Act II - Act II, Scene 2
SCENE II. A Room in the Palace.
[Enter DUKE FREDERICK, Lords, and Attendants.]
Can it be possible that no man saw them?
It cannot be: some villains of my court
Are of consent and sufferance in this.
I cannot hear of any that did see her.
The ladies, her attendants of her chamber,
Saw her a-bed; and in the morning early
They found the bed untreasur'd of their mistress.
My lord, the roynish clown, at whom so oft
Your grace was wont to laugh, is also missing.
Hesperia, the princess' gentlewoman,
Confesses that she secretly o'erheard
Your daughter and her cousin much commend
The parts and graces of the wrestler
That did but lately foil the sinewy Charles;
And she believes, wherever they are gone,
That youth is surely in their company.
Send to his brother; fetch that gallant hither:
If he be absent, bring his brother to me,
I'll make him find him: do this suddenly;
And let not search and inquisition quail
To bring again these foolish runaways.
— Zachary, Owl Eyes Staff
The two Dukes have a series of unnamed lords in their procession. In both courts, these lords are simply numbered, referred to as “First Lord” and “Second Lord.” This mirrored naming system illustrates the mirrored nature of the two courts. The anonymity of the lords bespeaks the conformity rampant in courtly society.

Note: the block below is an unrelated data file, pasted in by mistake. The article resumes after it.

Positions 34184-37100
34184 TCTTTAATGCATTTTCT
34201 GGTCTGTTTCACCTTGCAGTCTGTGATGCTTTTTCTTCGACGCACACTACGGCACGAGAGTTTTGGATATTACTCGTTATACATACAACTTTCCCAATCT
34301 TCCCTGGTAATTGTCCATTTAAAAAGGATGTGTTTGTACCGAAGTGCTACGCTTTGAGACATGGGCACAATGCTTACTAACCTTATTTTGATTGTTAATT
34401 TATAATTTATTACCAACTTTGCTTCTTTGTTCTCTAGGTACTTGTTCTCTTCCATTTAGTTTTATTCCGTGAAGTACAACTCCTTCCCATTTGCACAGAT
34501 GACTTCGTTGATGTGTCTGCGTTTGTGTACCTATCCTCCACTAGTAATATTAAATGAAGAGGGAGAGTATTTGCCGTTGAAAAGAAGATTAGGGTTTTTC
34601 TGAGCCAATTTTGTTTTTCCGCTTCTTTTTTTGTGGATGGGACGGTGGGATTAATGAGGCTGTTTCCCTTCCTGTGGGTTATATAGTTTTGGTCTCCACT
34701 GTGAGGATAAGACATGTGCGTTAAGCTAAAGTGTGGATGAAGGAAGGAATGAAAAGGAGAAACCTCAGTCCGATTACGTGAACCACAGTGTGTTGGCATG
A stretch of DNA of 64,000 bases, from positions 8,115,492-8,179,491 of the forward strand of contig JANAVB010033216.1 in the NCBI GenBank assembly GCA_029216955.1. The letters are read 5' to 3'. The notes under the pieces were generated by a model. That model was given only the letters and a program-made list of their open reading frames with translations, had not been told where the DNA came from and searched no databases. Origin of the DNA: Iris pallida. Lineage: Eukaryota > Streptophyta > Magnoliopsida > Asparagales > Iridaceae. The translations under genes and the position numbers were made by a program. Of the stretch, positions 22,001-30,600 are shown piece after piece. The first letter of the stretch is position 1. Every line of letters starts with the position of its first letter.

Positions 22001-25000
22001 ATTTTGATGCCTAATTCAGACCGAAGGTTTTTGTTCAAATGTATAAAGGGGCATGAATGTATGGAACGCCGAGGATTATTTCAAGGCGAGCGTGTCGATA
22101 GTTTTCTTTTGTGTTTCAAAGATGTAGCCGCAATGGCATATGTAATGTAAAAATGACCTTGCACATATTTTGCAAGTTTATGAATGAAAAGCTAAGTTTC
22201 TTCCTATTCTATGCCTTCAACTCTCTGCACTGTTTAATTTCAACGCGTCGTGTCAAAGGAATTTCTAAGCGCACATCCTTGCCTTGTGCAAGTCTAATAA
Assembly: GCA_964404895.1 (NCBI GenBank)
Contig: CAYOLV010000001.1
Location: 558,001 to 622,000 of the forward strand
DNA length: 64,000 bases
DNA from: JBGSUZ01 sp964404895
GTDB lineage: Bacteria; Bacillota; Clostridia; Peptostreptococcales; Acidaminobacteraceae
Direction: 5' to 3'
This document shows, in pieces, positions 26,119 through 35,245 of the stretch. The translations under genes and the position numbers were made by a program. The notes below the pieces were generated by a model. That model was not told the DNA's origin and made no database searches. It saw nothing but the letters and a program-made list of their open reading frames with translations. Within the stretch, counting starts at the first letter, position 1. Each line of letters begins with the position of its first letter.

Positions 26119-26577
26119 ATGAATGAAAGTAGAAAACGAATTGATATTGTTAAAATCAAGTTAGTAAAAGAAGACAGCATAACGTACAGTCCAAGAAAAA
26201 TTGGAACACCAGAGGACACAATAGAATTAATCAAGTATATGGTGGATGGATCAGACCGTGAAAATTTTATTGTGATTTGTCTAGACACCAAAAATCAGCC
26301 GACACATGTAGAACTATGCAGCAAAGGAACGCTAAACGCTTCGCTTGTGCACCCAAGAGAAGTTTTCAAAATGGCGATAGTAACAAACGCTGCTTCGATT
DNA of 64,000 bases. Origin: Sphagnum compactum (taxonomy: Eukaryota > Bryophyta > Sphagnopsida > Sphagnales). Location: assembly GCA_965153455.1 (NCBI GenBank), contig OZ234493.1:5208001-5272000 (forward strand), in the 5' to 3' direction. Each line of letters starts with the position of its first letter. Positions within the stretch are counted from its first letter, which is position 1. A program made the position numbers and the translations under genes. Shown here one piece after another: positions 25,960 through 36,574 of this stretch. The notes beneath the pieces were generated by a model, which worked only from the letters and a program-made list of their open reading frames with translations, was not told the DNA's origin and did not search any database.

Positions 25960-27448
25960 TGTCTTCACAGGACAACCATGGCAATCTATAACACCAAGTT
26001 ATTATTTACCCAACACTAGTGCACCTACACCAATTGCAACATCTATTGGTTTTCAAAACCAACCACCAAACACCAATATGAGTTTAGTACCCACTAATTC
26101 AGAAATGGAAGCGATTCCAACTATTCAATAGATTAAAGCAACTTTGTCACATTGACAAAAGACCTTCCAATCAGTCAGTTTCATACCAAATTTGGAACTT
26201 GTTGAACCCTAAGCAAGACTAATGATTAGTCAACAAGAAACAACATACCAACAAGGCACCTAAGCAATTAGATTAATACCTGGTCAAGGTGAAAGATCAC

— Caitlin, Owl Eyes Editor
“Gallant” means heroic or chivalrous. Duke Frederick’s favorable characterization of Oliver underscores the larger parallel between these two sets of brothers: Duke Frederick is to Oliver as Duke Senior is to Orlando. With this scene, Frederick and Oliver are no longer just comparable but allies.
— Stephen Holliday
In Greek mythology, Hesperia is a nymph who, as one of the Hesperides, attends a beautiful, peaceful garden in a far land to the west--the perfect name for Celia's attendant who goes with her to the forest of Arden.
— Stephen Holliday
That is, some misguided villains of my court have allowed this to happen.